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Spotify’s new patent will select songs based on your mood. What you read, the music platform has been given the green light to implement this technology capable of figuring out how you are feeling and recommending what to listen to based on that.
The patent describes the possible uses of the technology and talks about analyzing “intonation, stress, rhythm, and other elements of voice and speech.” It also talks about the app’s ability to use that data to categorize the user’s mood as “happy, annoyed, sad, or neutral.”
That same technology could use voice recognition to identify metadata such as emotional state, gender or age. And even accent and environment, i.e. whether someone is alone or with other people, from the audio recording.
The justification behind all this, according to Spotify’s patent, is that the current method of recommending music is not efficient enough. Mind you, patents can be granted for technology that does not exist. Many companies often patent hypothetical or speculative technology.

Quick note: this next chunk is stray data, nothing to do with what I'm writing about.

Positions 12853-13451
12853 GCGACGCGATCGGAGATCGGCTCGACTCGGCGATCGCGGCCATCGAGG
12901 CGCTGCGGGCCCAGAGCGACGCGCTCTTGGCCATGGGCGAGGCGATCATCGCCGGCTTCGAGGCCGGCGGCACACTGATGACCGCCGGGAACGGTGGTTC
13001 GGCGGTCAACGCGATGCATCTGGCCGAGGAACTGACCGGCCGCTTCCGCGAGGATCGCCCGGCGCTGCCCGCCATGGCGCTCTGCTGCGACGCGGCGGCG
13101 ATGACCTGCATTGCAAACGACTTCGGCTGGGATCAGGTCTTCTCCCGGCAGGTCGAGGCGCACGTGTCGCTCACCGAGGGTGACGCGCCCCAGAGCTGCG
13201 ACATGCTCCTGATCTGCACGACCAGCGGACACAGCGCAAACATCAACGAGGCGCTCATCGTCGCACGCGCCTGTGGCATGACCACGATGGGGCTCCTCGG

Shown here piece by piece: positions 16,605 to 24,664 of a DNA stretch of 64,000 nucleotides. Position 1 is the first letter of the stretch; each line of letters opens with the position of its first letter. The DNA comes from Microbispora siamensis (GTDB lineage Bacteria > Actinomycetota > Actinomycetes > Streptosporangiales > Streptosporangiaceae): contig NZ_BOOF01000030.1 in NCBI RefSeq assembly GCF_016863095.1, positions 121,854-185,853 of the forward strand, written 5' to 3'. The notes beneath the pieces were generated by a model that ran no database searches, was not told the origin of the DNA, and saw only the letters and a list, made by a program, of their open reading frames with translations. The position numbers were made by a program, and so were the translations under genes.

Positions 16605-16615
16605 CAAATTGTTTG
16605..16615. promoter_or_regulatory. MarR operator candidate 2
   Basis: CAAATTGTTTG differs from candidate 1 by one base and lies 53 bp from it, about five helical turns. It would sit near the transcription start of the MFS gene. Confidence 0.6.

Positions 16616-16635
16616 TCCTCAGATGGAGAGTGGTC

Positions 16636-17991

It is undoubtedly a topic that will give much to talk about, whether it is implemented in the end or not. The recommendations based on the patent’s state of mind sound promising, but also disturbing and, in extremis, dangerous. The most alarming side is, obviously, about everything about user privacy. At what point do we accept as normal that an app records our voice and environment just to recommend songs?